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    Online Poker in Michigan Now a Possibility for 2018 Following House Vote

    December 20th, 2017 | by Jason Reynolds

    Online poker in Michigan moved a step closer to becoming a regulatory reality following a House Regulatory Reform Committee vote.

    pappas online poker in michigan

    Expert testimony from the PPA’s Executive Director John Pappas has helped a Michigan iGaming bill receive a positive House vote. (Image: YouTube/PPA/House TV)

    The news was reported by the Poker Players Alliance’s (PPA) Vice President Rich Muny who, along with Executive Director John Pappas, supported the state’s iGaming bill.

    Introduced by Committee Chairman Rep. Brandt Iden, House Bill 4926 sailed through a vote by a margin of 12 to 3.

    While the positive vote is only the first step in the bill’s progression, it’s nonetheless a positive one.

    A Positive Step but More Work to Do

    Prior to Iden’s bill, Senator Mike Kowall introduced a similar proposal to the Senate. Although Kowall’s S 203 was deemed friendly to live venues, it required tribal casinos to relinquish their sovereign immunity.

    Under Michigan state law, there is no general regulation for tribal casinos. Instead, the National Indian Gaming Commission and the government for each tribe regulate the industry.

    Under this system, tribes sign individual compacts and, essentially, implement their own operating conditions.

    S 203 required tribes to give up this sovereignty and, instead, come under a general set of regulations that would include iGaming. In contrast, Iden’s bill has provisions that would allow tribes to keep their independence and renegotiate their compacts so that they can offer online gaming.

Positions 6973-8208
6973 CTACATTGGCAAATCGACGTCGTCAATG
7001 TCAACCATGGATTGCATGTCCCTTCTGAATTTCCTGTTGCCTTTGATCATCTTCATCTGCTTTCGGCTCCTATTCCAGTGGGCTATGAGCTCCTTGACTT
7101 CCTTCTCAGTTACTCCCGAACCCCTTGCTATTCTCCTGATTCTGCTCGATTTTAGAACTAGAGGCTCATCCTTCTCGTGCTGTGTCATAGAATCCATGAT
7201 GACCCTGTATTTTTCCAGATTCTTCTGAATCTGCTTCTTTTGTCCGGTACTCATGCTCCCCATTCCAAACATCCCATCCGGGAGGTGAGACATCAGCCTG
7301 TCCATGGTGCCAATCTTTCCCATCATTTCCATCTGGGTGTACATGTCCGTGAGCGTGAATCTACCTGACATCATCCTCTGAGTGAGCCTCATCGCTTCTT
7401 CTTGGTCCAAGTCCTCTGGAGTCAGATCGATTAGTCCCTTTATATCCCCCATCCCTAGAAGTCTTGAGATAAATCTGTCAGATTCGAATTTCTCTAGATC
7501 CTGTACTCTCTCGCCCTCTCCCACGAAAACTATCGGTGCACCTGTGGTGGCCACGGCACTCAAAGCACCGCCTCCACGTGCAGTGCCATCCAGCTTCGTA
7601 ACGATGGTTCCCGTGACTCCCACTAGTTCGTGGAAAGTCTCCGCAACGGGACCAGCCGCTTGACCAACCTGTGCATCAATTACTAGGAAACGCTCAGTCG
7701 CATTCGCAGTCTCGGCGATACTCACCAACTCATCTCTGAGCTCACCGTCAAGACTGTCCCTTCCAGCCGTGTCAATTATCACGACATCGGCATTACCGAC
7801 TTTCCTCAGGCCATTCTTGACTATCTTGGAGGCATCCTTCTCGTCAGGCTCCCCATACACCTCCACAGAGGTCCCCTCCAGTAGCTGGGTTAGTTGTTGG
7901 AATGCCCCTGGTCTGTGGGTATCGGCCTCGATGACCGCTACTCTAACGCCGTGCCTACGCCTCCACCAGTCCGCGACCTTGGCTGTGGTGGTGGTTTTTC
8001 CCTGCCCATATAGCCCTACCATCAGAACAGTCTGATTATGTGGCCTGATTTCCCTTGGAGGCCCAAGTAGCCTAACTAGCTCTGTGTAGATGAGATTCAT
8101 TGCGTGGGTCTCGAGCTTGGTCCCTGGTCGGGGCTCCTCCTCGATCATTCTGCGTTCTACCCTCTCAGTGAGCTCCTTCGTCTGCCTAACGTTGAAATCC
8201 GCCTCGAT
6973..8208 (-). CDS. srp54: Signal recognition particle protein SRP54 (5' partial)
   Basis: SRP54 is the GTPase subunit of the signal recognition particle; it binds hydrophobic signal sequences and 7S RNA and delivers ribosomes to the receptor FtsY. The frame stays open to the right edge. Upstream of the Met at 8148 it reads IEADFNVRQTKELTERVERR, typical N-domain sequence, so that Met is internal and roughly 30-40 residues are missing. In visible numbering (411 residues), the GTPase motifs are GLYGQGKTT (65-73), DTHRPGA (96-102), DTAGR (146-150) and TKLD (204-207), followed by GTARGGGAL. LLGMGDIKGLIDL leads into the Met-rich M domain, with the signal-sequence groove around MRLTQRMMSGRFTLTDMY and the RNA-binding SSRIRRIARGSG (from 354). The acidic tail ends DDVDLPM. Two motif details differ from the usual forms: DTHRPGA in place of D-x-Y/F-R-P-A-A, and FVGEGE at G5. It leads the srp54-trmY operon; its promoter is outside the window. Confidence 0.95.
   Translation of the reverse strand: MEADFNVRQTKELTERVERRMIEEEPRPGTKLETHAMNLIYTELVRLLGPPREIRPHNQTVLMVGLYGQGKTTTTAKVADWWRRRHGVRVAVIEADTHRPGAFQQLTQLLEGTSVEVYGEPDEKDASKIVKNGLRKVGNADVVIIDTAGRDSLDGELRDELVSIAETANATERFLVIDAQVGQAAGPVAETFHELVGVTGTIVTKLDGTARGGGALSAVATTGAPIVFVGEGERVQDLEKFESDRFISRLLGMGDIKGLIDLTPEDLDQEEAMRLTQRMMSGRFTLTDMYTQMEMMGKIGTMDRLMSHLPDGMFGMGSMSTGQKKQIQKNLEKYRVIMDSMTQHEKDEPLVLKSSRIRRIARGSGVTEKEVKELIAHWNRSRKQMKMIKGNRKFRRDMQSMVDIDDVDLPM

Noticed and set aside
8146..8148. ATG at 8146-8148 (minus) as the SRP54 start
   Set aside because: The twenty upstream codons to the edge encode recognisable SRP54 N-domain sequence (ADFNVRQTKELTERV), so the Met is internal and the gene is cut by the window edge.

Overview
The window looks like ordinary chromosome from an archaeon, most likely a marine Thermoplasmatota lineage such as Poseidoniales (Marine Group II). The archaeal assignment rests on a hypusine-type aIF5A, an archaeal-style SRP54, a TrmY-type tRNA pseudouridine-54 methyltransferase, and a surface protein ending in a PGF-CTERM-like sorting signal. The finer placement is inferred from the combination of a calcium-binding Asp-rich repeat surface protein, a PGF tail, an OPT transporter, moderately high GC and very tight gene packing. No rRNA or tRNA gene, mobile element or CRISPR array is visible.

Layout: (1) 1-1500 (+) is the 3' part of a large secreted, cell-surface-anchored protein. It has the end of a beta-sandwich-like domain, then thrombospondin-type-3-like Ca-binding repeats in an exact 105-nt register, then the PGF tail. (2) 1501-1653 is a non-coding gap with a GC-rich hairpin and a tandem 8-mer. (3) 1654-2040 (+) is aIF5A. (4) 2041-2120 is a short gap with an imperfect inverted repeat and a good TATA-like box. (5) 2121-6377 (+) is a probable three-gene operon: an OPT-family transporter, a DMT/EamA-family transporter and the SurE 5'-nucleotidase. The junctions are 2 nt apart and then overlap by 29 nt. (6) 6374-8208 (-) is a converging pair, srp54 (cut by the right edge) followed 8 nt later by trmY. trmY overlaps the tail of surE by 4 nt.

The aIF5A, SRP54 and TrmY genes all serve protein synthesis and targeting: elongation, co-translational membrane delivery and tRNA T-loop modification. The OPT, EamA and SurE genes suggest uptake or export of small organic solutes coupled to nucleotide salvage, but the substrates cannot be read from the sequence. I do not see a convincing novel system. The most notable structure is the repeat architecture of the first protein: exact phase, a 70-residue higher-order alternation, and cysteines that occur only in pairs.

Pappas Helps the Fight for Regulation

    Prior to the vote, the PPA’s Pappas testified to the House Committee. Speaking after those that support Unlawful Internet Gambling Enforcement Act of 2006 (UIGEA), Pappas gave a measured account of the benefits regulation can offer.

    The online poker advocate started his speech by dismissing the “rhetoric and fear mongering” produced by other speakers. He then went on to point out that those in support of UIGEA are linked to Sheldon Adelson and the Las Vegas Sands where online gaming is not only legal, but advertised.

    “They’re coming here to Michigan to tell you all that you can’t do mobile gaming, but they’re ok doing mobile gaming in their own state. They’re also seeking to stop other states from offering mobile gaming and that doesn’t seem very fair,” Pappas said during the September hearing.

    The Executive Director went on to ease any concerns that UIGEA usurps state’s rights, before outlining the financial upside of proper legislation. Pointing to data from the iDevelopment and Economic Association (iDEA), Pappas showed that New Jersey has produced $1 billion of economic output and created 3,500 jobs since regulation came into force back in 2013.

    Based on the fact Michigan is 10 percent larger than New Jersey, Pappas suggested that its iGaming economy could be worth between $40 and $50 million annually.

    With these facts in mind and a positive House vote, online poker fans in Michigan should have some hope heading into 2018.

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